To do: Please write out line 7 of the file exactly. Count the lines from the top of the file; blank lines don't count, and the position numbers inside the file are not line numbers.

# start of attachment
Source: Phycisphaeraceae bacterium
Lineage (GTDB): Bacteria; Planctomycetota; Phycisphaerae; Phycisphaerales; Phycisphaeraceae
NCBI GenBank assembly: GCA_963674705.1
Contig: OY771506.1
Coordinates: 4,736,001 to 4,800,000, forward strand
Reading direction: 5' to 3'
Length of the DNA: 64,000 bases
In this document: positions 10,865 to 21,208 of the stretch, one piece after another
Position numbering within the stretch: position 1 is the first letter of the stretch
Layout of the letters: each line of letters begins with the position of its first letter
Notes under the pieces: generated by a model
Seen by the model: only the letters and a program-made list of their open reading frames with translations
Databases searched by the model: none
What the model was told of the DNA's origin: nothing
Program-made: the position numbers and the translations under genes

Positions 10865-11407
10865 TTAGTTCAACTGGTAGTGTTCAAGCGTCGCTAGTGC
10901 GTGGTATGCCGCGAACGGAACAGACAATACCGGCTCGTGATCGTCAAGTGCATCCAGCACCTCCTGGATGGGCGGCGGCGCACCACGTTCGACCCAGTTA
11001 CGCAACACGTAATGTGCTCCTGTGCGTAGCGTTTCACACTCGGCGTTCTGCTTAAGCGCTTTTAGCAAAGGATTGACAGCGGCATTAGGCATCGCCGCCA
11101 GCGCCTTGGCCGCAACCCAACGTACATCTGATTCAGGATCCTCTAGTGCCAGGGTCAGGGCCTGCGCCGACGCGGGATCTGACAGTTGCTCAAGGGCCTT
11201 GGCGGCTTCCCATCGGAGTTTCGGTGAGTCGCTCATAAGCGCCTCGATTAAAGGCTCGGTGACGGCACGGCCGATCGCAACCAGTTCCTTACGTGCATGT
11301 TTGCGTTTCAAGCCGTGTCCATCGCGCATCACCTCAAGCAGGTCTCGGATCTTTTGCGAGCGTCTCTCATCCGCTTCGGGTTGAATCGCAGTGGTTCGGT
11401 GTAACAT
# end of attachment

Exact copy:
Length of the DNA: 64,000 bases